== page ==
Odysseas was the first hatchling Loggerhead turtle under treatment at “Naxos Wildlife Protection’s” station.

Odysseas, the brave

During the winter, when the sea temperatures are the lowest and the weather conditions the fiercest, Loggerhead turtles usually try to find warmer and calmer seas where they can rest and feed. These conditions can be more challenging for juvenile and younger turtles, like the case of little Odysseas.

It was the 26th of January, 2018, when a dark coloured hatchling turtle was found by residents of Naxos island on the beach of Grotta. The baby turtle was brought to “Naxos Wildlife Protection’s” station. According to his size, the hatchling had been born last summer, meaning it was only a few months old and, normally, such young sea turtles, once they are born, will go into a “swimming frenzy” as it is called, they will swim non-stop for days until they reach open water and then head south to warmer and safer waters where they turn into pelagic feeders until they grow into the juvenile stage (approximately 10 years of age).
But tiny Odysseas didn’t make it to warmer waters.

Luckily, caring humans found him and brought him to our station.
Hatchling turtles don’t often make it to rescue centers, as a result our knowledge and experience was limited. With the help and expertise of the Rescue Center of ARCHELON and the wildlife vet Dr. Posantzis, it was decided that the little one was too weak to survive the long journey to the Rescue Center of ARCHELON in Athens and would remain in Naxos.

The next day, X-rays were taken and showed extensive lung infection, furthermore he was suffering from hypothermia and exhaustion.
At once, little Odysseas started his antibiotics and treatment.
Gradually his body temperature was increased and he responded well to his treatment. Within a few days, he was even placed in water where he was swimming energetically and ate for the first time by himself.

The baby turtle resting in his little tank!

Although there were days when Odysseas was responding positively to his treatment and feeding alone, other days he would turn inactive.
End of February of 2018, Odysseas was lively, swimming in a deeper tank and feeding by himself!
New X-rays were taken in a local vet center showing that his lung infection had subsided, which meant that the baby turtle was perfectly healthy.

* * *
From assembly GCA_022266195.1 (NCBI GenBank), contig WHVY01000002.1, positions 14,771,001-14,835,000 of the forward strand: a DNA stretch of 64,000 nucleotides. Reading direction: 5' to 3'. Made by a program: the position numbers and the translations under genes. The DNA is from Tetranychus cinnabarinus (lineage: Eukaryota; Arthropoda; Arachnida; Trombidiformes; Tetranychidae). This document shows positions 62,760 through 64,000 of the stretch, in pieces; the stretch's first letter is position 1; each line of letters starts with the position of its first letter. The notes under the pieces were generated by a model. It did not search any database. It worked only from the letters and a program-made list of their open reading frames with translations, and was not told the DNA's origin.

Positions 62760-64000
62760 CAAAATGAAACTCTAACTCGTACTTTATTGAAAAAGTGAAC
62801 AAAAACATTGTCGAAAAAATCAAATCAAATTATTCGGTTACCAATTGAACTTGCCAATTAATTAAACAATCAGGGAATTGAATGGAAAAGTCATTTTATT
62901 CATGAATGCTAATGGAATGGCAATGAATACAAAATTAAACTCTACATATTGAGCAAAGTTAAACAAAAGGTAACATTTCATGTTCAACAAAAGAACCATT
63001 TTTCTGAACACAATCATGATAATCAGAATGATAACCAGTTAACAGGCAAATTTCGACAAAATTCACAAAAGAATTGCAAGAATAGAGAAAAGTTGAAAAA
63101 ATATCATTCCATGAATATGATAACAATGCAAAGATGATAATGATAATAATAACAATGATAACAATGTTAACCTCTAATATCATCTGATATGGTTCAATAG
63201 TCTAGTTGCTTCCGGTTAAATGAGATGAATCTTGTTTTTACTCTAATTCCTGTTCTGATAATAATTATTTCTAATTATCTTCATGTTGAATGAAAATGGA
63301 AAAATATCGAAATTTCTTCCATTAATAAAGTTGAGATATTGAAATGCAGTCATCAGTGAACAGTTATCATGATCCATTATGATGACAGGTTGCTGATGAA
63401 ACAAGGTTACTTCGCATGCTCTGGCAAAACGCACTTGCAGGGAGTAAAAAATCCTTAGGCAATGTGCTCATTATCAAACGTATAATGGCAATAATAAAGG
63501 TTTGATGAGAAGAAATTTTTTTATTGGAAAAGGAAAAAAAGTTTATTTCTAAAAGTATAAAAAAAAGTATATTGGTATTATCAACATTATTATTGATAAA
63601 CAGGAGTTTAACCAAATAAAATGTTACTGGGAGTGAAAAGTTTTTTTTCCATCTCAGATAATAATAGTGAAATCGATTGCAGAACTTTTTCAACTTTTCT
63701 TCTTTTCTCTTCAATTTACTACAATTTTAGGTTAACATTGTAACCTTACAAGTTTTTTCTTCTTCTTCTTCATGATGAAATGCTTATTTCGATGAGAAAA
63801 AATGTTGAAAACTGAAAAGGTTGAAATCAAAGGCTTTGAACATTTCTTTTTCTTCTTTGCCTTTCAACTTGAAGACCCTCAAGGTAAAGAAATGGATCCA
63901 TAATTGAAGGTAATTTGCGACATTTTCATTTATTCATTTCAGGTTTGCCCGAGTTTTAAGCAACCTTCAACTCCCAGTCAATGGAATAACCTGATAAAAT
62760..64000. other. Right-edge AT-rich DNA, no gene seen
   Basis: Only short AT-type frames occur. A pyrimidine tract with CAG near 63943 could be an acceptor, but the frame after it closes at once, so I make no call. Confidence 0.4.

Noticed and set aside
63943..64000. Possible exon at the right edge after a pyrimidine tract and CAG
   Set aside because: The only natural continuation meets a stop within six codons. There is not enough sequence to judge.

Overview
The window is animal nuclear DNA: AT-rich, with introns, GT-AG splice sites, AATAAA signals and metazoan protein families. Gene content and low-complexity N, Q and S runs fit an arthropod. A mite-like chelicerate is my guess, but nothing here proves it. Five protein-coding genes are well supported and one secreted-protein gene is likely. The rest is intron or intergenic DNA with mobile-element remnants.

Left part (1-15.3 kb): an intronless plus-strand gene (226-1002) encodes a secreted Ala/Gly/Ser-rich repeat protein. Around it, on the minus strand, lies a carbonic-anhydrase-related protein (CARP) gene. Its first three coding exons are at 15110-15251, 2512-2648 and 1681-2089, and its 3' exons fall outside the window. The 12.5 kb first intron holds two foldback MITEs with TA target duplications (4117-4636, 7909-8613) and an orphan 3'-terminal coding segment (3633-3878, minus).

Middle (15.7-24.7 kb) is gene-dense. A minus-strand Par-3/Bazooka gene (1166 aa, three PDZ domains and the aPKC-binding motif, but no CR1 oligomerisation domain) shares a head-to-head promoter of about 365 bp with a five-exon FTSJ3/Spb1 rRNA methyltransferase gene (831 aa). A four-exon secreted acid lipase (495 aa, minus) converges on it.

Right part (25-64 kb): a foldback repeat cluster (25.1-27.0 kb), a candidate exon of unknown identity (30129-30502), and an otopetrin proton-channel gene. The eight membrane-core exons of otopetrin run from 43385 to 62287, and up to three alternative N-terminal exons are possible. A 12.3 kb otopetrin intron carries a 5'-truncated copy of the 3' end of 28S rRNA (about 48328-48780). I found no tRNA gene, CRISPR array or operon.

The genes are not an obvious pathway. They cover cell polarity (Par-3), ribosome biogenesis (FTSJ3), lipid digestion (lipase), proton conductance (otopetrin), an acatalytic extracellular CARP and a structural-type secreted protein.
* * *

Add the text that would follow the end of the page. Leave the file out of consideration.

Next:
Unfortunately, the sea temperature was still too cold for the little one to survive, as a result he would remain under our care until summer came.

When May came and the temperatures had risen, Odysseas looked completely different from the weak little hatchling he was in January!
His colours had changed and he had gained more than 200 grams in weight, swimming and diving with great ease and power.

Odysseas in January 2018 and 4 months later in May 2018.

When Odysseas was found he weighed 80 gr, before his release he weighed 297 gr!
On the 19th of May 2018, two volunteers of “Naxos Wildlife Protection” transferred the little Loggerhead turtle with a boat in the open sea south of Naxos in order to give him a good start.
As if he knew what was happening, Odysseas was behaving wild in his little tank before he was released in the warm, calm sea.
It is a rare sight to watch a turtle hatchling swimming in the wild, and Odysseas gave us the opportunity to observe such a small turtle swimming in the sea!
We were thrilled and filled with happiness following and watching little Odysseas return home and swimming as if he were just reborn!

Odysseas was a difficult case because of the young of his age and rarely has a hatchling turtle been rescued and treated successfully in Greece. But through him we learnt a lot and we are sure his own strong character played an important role and we would never have made it without the help of ARCHELON and Dr. Posantzis.

Click here to watch the video of Odysseas’s release!

“The only way we can hope to progress is getting more and more people to work on the empathy. How do we do that?
We tell them stories. We help them to think by spreading goodness and empathy far and wide, further and wider than the hate.”

— Dr. Jane Goodall


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